Direct identification of clinically relevant neoepitopes presented on native human melanoma tissue by mass spectrometry
A new screening technique has been used to identify mutated proteins on the surface of cancer cells, raising the possibility of developing personalized immunotherapy treatments.
An international team, including researchers at the Technical University of Munich, used a new high-resolution mass spectrometry technique to characterize nearly 100,000 proteins extracted from the tumours of 25 melanoma patients. By using advanced bioinformatics to analyze the list along with sequencing data from five of the patients, the researchers identified 11 mutated proteins found on the surface of the cancerous cells.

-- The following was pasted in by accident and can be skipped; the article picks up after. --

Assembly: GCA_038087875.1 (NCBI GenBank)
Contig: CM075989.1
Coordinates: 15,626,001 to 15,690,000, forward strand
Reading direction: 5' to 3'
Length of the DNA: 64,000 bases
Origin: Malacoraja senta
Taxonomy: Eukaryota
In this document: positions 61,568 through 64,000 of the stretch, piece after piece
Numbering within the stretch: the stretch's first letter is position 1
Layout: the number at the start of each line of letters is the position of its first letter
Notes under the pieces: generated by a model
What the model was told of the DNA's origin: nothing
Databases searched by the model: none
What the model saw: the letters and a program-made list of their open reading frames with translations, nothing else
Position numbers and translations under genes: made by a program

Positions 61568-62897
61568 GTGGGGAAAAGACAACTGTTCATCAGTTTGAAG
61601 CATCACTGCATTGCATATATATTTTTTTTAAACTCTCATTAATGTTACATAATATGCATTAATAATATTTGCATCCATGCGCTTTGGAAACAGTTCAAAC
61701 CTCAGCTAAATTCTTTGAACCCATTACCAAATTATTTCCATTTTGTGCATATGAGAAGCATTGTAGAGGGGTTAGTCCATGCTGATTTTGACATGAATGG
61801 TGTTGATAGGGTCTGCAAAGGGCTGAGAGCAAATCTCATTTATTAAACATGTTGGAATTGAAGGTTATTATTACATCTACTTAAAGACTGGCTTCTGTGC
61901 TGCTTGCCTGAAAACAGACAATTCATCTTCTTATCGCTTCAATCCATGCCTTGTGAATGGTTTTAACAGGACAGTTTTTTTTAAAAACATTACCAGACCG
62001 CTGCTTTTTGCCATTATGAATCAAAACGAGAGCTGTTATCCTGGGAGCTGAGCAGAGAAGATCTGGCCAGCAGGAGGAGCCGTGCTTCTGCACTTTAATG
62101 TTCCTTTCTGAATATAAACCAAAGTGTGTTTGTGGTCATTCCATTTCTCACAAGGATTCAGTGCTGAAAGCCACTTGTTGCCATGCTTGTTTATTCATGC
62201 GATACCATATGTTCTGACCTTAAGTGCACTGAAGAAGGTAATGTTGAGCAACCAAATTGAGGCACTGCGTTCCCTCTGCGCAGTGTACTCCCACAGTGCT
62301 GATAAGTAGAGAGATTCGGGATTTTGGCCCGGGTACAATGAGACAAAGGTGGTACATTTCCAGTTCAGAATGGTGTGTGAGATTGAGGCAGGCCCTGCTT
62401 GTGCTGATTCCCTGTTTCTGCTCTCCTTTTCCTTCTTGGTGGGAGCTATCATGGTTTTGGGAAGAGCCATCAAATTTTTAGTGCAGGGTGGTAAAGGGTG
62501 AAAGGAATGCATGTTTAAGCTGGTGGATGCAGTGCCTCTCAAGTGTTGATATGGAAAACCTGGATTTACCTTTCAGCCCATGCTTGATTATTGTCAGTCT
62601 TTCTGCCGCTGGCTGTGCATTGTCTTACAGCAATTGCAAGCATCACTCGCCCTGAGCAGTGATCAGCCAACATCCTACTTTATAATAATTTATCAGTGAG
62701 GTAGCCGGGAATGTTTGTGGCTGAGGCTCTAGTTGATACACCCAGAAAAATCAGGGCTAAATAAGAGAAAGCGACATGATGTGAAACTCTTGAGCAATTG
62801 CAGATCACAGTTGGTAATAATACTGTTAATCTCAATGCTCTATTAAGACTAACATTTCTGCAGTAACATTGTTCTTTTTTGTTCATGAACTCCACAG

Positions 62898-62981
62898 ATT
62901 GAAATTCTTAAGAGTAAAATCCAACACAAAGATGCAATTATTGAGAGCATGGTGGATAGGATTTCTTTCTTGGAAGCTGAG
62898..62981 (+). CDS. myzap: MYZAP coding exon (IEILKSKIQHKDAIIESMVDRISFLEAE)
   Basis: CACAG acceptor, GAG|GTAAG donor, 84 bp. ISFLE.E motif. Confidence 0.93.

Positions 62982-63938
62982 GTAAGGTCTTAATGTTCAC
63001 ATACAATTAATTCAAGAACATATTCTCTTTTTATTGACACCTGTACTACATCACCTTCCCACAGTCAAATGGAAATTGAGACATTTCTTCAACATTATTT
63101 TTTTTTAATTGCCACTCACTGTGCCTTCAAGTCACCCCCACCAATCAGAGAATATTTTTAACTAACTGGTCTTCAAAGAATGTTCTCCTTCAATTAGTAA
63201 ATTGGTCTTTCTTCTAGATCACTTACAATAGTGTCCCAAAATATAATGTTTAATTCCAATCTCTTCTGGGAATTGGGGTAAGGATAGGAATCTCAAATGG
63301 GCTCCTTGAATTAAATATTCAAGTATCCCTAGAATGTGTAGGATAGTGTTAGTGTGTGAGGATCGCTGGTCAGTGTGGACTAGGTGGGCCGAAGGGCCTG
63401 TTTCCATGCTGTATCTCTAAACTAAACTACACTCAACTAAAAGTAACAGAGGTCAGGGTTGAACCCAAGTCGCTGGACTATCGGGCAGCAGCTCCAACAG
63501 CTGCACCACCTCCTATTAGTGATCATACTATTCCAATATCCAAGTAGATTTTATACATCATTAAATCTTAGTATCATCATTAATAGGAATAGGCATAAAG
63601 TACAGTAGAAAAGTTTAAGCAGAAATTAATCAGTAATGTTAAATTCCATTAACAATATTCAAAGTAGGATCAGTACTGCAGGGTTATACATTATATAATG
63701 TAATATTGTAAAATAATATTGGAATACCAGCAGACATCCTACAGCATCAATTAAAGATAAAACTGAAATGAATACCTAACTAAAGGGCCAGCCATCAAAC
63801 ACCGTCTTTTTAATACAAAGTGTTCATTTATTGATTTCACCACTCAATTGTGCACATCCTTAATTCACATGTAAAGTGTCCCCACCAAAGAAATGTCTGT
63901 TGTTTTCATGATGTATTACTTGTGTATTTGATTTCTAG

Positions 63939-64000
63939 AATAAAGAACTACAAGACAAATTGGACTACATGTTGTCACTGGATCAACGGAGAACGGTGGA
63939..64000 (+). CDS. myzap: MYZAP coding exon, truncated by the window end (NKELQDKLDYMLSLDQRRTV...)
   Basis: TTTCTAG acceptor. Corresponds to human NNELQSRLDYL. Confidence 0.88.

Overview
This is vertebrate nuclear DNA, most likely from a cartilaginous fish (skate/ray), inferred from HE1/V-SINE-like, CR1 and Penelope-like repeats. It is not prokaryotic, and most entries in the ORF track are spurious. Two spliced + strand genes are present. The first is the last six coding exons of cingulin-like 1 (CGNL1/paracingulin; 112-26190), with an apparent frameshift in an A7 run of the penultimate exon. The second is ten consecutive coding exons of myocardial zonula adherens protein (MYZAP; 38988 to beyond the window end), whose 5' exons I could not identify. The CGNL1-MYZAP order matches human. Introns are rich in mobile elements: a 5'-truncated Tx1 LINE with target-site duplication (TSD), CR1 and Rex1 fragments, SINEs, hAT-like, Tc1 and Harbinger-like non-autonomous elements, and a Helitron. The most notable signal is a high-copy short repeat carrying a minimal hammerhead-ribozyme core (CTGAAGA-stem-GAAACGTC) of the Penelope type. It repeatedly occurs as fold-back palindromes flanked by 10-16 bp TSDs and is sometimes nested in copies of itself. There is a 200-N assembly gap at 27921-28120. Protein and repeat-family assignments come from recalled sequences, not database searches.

The team successfully stimulated the patient’s white blood cells to recognize the mutant proteins on the surface of tumour cells and attack them, demonstrating the viability of this approach for developing new treatments. While the technique’s limited sensitivity meant only a handful of mutant proteins were identified, the researchers anticipate that advances in spectrometry and new algorithms will improve its performance.
- Nature Communications 7,13404 (2017). doi: 10.1038/ncomms.13404
|TUM University Hospital Klinikum rechts der Isar (MRI), Germany||0.61|
|Max Planck Institute of Biochemistry, Germany||0.21|
|DKTK Site Heidelberg, Germany||0.13|
|Technical University of Munich (TUM), Germany||0.05|